I’ll step in for Matt. Regarding your Blevins/Reed comment…you’re making a couple of assumptions that are just not accurate. The first is by comparing Blevins .207 vs lefties to Reed’s .197. Yes, Reed is “better,” but it is negligible. The difference between the two amounts to about 1 hit/100 ABs. And with those numbers, they are both VERY GOOD. Using only that statistic as the barometer to make that decision is meaningless.

      Secondly, you’re not taking into account other factors like the BATTERS’ L/R splits, or the fact that if the leadoff hitter got on, it’s much harder to steal vs. a lefty, or that lefty batters face way less left-handed pitching. There are other considerations than just batting average. By the numbers, Robles is better than BOTH of them, so maybe HE should be the lefty specialist. And both Blevins and Reed have better numbers than Familia, so maybe one of THEM should be closing.

      To say that that decision doesn’t hold up to the “eye test” or the “stats” is completely ignoring MANY of the variables that go into making those decisions. Also, all of these 2016 numbers are short samples…there are other factors that need to be considered.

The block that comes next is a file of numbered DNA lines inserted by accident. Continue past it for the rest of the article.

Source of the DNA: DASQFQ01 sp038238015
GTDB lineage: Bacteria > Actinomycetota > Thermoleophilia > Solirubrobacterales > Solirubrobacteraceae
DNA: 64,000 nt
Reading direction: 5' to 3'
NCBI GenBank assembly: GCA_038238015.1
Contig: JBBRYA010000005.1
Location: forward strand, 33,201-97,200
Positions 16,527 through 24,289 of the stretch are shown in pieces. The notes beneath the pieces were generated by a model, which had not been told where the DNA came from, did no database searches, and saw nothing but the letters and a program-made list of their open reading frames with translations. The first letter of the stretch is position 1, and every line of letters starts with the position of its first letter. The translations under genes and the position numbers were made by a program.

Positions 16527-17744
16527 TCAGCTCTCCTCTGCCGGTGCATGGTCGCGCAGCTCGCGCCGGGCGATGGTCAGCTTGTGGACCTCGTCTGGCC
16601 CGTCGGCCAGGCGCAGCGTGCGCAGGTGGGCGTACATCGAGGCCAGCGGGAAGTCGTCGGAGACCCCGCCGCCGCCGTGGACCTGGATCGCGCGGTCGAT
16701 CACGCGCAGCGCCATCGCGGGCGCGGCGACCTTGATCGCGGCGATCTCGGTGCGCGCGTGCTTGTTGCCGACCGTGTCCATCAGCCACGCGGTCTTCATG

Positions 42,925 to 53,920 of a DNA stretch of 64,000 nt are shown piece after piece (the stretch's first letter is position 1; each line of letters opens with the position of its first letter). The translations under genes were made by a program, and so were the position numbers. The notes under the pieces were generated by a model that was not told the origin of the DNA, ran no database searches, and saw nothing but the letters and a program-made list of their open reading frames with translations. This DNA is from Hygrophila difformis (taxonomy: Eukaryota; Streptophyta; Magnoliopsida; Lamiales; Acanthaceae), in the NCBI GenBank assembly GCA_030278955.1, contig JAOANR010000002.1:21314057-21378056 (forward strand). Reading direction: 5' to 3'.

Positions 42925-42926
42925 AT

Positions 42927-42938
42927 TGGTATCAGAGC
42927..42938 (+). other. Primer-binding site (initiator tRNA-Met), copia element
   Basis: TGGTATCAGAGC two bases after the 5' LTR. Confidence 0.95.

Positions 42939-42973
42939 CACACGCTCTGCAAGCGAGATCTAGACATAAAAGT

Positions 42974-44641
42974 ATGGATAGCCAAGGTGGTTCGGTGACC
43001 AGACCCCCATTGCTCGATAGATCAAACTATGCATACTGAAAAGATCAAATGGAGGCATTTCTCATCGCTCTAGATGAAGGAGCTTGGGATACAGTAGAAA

• eric1973

    I got a way to resolve all this:
    If it’s been working, and it makes sense, just stick with it, mind-numbing stats aside.

    If you don’t stick with it, and you want to be the smartest guy in the room, you need to expect criticism.

    Especially when most of your defense is ‘I don’t know,’ or ‘I didn’t know that.’

    So when we soon see Robles closing games, that’s ’50/50,’ too, I guess.

  • BlondiesJake

    Rob E.,

    So you want to say it’s statistically negligible then fine. Of course as you pointed out, they are small sample sizes. So if that’s the case you want to build off, then why even consider using the lefty specialist to get out lefties when the other pitcher WHO HAS BEEN PITCHING THE WHOLE 8TH INNING ALL THIS TIME is just as good.

    And don’t bother with the lefties hold runners on better argument because TC took Blevins out after he retired Ellsbury.

    However, he could’ve kept Blevins in to face Teixeira as a righty (he’s been killer on them as I pointed out and Teixeira has been miserable against lefties .225 this season with 9 RBIs in 90 ABs) and then also faced McCann and Gregorius as they are also lefties.